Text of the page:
Israel’s best-known novelist, Amos Oz, this week declared himself to be “very angry” with the Israeli government over its Gaza incursion, and insisted that the operation should have been restricted to just 48 hours. It had been, he said, “very cruel”, and had resulted in “unjustified loss of life” among the civilian population.
But Mr Oz, speaking on the opening night of Jewish Book Week to a capacity audience, nevertheless cautioned that criticism of Israel, while legitimate, should be tempered with “solidarity” for the Jewish state.
This year’s festival, which ends on March 1, has seen an upsurge in ticket sales and attendances compared to last year, when the event was hit by the pull-out of several headline names.
By Monday, the main 550-seat venue at the Royal National Hotel, central London, had hosted four evening sell-outs: both of Amos Oz’s events, Jonathan Miller’s conversation with Mark Lawson and Simon Schama’s talk on American politics.
But interest in daytime sessions was also high, with Irma Kurtz and Maureen Lipman reading excerpts from their books on the ageing process to a sizeable lunchtime crowd on Monday.
Children’s events on Sunday also attracted a high turnout, with US author Joe Friedman performing comedy to entranced four to eight-year-olds.
Book Week director Geraldine D’Amico said the record-breaking turn-outs had been pleasantly surprising.
“Last year’s numbers were down a little, for the first time. But this year has been bigger than 2007,” she said.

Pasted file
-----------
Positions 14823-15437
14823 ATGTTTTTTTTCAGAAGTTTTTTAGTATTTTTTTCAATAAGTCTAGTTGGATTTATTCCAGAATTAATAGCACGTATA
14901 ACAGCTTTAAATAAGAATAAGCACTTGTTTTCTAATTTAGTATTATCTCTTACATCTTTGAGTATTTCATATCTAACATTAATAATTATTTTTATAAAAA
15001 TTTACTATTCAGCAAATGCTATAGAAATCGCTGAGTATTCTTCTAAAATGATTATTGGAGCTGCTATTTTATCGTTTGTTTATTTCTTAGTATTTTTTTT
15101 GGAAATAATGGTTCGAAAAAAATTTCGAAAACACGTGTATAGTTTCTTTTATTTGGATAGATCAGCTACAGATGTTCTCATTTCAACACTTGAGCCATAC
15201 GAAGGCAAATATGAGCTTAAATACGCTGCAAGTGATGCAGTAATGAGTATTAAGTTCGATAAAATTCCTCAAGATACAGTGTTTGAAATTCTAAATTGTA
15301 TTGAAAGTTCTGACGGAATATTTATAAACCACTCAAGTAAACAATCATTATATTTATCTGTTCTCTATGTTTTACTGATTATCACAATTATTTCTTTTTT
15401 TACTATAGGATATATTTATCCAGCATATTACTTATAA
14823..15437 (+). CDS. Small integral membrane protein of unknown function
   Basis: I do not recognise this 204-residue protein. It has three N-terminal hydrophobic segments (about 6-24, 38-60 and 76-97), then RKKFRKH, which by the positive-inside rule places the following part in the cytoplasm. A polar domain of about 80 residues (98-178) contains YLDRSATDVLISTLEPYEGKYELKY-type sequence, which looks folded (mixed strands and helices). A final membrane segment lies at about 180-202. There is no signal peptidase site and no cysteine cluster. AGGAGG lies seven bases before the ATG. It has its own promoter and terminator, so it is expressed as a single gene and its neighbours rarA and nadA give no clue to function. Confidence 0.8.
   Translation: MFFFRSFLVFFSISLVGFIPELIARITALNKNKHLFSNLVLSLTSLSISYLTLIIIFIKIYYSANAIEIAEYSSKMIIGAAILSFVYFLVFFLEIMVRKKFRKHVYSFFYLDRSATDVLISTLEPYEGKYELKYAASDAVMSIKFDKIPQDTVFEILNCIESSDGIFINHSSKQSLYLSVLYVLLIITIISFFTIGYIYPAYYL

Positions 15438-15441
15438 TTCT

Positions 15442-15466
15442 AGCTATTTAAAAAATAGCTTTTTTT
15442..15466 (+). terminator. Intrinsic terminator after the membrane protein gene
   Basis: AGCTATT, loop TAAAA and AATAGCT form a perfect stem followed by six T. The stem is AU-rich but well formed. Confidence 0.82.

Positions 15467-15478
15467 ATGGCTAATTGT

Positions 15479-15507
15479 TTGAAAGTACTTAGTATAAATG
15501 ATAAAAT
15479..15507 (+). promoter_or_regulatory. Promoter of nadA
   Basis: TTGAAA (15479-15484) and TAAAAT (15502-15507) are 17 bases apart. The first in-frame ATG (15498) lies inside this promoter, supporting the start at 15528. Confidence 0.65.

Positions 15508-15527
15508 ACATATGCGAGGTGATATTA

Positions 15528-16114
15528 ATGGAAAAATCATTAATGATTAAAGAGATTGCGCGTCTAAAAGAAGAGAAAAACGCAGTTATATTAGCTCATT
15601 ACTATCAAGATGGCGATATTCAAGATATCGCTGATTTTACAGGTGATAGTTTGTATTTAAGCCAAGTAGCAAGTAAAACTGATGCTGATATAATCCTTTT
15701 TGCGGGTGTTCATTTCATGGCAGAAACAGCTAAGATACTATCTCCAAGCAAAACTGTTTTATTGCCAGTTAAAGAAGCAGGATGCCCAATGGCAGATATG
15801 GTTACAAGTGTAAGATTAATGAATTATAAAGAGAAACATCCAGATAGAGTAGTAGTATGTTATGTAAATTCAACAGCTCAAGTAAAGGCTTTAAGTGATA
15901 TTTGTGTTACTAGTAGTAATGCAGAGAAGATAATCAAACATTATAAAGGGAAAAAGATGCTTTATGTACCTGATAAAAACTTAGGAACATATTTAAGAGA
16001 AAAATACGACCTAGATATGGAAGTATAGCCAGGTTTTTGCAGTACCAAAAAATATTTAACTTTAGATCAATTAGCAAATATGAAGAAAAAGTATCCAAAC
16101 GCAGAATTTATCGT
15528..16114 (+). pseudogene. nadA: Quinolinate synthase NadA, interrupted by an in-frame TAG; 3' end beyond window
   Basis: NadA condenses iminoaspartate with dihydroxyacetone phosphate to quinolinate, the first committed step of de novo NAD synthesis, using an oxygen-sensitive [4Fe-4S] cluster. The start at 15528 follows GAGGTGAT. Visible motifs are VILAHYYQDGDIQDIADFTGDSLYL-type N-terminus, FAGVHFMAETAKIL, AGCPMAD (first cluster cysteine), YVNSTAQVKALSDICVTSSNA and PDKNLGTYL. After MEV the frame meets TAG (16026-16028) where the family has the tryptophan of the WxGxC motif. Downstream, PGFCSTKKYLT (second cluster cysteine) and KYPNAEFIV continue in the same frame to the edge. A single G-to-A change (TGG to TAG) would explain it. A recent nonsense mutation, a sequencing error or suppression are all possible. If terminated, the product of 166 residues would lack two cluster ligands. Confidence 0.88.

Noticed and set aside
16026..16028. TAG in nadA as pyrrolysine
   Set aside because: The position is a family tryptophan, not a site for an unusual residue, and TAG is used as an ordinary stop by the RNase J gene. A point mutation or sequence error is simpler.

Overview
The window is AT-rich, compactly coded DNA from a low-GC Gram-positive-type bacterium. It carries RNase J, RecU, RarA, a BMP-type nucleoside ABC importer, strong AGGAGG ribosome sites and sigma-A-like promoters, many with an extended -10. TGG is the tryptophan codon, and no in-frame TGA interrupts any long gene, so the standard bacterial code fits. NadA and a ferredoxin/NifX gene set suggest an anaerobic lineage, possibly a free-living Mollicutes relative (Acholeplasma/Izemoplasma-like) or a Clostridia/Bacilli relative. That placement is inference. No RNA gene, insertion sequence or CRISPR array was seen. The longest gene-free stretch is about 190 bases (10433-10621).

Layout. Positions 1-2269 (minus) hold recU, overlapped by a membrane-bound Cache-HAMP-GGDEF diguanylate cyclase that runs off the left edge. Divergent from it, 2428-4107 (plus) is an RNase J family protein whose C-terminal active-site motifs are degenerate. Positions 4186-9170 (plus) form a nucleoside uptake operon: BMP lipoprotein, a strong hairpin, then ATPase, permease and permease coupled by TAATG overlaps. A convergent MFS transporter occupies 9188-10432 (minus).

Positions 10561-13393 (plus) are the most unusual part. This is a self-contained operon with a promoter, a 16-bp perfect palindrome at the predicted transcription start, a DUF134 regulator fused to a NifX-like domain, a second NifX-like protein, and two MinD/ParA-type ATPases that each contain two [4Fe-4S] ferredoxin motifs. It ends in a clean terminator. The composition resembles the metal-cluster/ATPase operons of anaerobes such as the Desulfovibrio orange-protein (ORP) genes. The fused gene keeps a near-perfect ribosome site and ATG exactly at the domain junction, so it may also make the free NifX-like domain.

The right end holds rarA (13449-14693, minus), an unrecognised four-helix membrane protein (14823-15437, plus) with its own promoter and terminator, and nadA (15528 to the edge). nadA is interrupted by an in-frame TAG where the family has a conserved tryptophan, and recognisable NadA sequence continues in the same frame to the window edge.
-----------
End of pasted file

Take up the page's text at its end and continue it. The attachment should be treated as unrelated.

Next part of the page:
“We were worried because of the credit crunch but we haven’t raised the prices for the last three or four years and maybe people feel this is one essential event of the year.
“I thought last year we had fantastic speakers but not necessarily ‘celebrities’. Many were well-known in Israel but not the UK; we live in a world led by celebrity culture and that extends even to Jewish Book Week.
“It buoys us for the future, but it will also be a difficult act to follow.”
Miriam Robinson, promotions executive for Foyles, the festival’s bookseller, said sales supported Ms D’Amico’s positive view.
“We are very pleased with how things have gone. Sales have been better than we expected.
“There have been a number of really strong events and, with ticket sales up, more people seem to be buying books as well.
“Amos Oz was clearly a big attraction and lured people in. Both his events were very successful for us.”